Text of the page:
On May 1st in 1993, we opened a month and a half long exhibit of Ralph Fasanella paintings at the MSU Museum, “‘This Guy’s Painting Our Lives’: Ralph Fasanella, Worker Activist/Worker Artist.” That exhibit really jump started the life of Our Daily Work/Our Daily Lives on the campus of Michigan State University. I co-curated the exhibit with Yvonne Lockwood, who co-founded Our Daily Work/Our Daily Lives and co-directed the program with me for decades before she retired from the University. This exhibit at MSU was the event that ultimately led to the fasanella.org project, initially launched in commemoration of the 2014 hundredth anniversary of Ralph Fasanella’s birth.
Our Daily Work/Our Daily Lives was begun as a joint program of the Labor Education Program at MSU and the Traditional Arts program of the MSU Museum (now in partnership with the Residential College of Arts and Humanities). This collaboration cemented the role that worker culture plays in the life of workers and the labor movement and the position that it holds as one of the most important terrains of lived experience and folk art expression within the broad fields of art, craft, folklore, music, literature, anthropology and history among others. Under the ODW/ODL umbrella, we have sponsored a number of exhibits, poetry and fiction readings, plays, film showings, and over twenty-five years of presentations within our brown bag series. Our work together on Our Daily Work/Our Daily Lives earned us one of MSU’s prestigious Excellence in Diversity Awards in 2003.
It was very appropriate that an exhibit of Ralph Fasanella paintings would be the most significant inaugural event in the early life of Our Daily Work/Our Daily Lives. No single individual is a more appropriate example of the mixture of passion, creative expression, activism, vision and solidarity than Ralph. His paintings electrified the west gallery of the Museum, filling all who saw them with awe and a deep reverence for the working people, labor actions and the vibrancy that lives in workplaces, neighborhoods, union halls and family kitchens. Ralph Fasanella was truly an American original and is not only a great worker/labor artist, but one of America’s greatest 20thcentury artists – period.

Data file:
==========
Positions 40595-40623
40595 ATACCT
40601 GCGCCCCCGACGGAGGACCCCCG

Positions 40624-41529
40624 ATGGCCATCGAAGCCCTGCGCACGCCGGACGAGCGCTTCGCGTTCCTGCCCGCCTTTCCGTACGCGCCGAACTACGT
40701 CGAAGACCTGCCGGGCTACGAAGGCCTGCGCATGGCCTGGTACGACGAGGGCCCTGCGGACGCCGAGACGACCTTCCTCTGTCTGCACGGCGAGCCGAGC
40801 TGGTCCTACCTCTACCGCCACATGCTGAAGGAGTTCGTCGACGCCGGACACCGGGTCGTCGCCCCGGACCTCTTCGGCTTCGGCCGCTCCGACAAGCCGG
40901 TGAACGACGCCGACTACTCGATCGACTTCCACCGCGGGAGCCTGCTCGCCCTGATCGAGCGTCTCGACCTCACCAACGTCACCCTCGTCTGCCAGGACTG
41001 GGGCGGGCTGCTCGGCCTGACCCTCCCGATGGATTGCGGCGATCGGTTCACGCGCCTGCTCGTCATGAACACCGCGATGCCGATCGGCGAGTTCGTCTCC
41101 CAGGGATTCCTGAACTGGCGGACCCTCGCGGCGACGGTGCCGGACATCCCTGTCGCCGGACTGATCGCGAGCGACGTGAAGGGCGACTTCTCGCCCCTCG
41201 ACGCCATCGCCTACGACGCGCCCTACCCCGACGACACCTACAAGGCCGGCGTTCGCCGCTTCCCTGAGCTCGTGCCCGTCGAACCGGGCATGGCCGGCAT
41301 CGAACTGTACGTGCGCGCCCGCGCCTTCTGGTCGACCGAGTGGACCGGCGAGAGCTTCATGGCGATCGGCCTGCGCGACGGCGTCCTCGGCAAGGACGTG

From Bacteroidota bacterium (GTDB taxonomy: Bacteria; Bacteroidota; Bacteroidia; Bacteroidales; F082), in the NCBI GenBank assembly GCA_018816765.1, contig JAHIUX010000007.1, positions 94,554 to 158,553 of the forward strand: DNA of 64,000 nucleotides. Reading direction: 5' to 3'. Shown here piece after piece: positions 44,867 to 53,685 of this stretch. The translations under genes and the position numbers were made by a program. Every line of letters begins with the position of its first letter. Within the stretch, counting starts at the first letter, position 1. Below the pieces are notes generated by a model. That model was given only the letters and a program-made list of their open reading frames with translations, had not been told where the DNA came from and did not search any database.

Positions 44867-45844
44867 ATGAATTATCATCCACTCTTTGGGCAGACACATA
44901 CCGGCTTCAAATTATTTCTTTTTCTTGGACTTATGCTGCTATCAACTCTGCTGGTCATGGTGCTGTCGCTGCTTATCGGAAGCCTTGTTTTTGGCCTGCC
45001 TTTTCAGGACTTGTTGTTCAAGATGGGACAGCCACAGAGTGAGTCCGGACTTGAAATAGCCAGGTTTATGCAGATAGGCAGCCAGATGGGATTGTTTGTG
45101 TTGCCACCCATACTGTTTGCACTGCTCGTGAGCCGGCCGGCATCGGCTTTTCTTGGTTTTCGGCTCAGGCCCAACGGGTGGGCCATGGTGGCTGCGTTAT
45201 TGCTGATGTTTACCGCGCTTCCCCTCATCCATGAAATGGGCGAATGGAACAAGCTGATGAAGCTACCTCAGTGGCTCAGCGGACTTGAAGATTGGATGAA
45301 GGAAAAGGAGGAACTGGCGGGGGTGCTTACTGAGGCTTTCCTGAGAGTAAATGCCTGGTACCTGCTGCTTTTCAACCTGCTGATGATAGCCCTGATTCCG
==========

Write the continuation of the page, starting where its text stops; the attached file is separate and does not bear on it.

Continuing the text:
It is also fitting that one of his paintings, “Build Your Union,” was one of the strong cornerstones in the building of the Our Daily Work/Our Daily Lives collection at the MSU Museum. The collection includes two Fasanella paintings (the second, “Braddock Lunch,” was a gift from the collection of radical economics professor and folk art collector Daniel Fusfeld), along with paintings and other craft objects from other artists across the state of Michigan, the nation and the world. “Don’t Mourn, Organize” was a gift from United Food and Commercial Workers Local 951, based in Grand Rapids, Michigan, and is held in trust for the working people of the state by three of the State of Michigan’s universities, including MSU.
Worker culture is created every day when a man or woman crosses the threshold of their workplace. It is created in the languages and customs we share on the job, the stories and music in the break rooms or in our heads, and the ways that we deal with the joys, stresses, tragedies and events that make up our days. Worker culture is dynamic. Worker culture is historic. Ralph Fasanella has served, and continues to serve, as the ambassador into the world of worker culture for people across the globe.
Our Daily Work/Our Daily Lives is currently co-directed by John P. Beck of MSU’s School of Human Resources and Kurt Dewhurst of the MSU Museum and the Michigan Traditional Arts Program. To find out more about Our Daily Work/Our Daily Lives and to be put on the e-mailing list for information on upcoming events, contact John P. Beck at: email@example.com.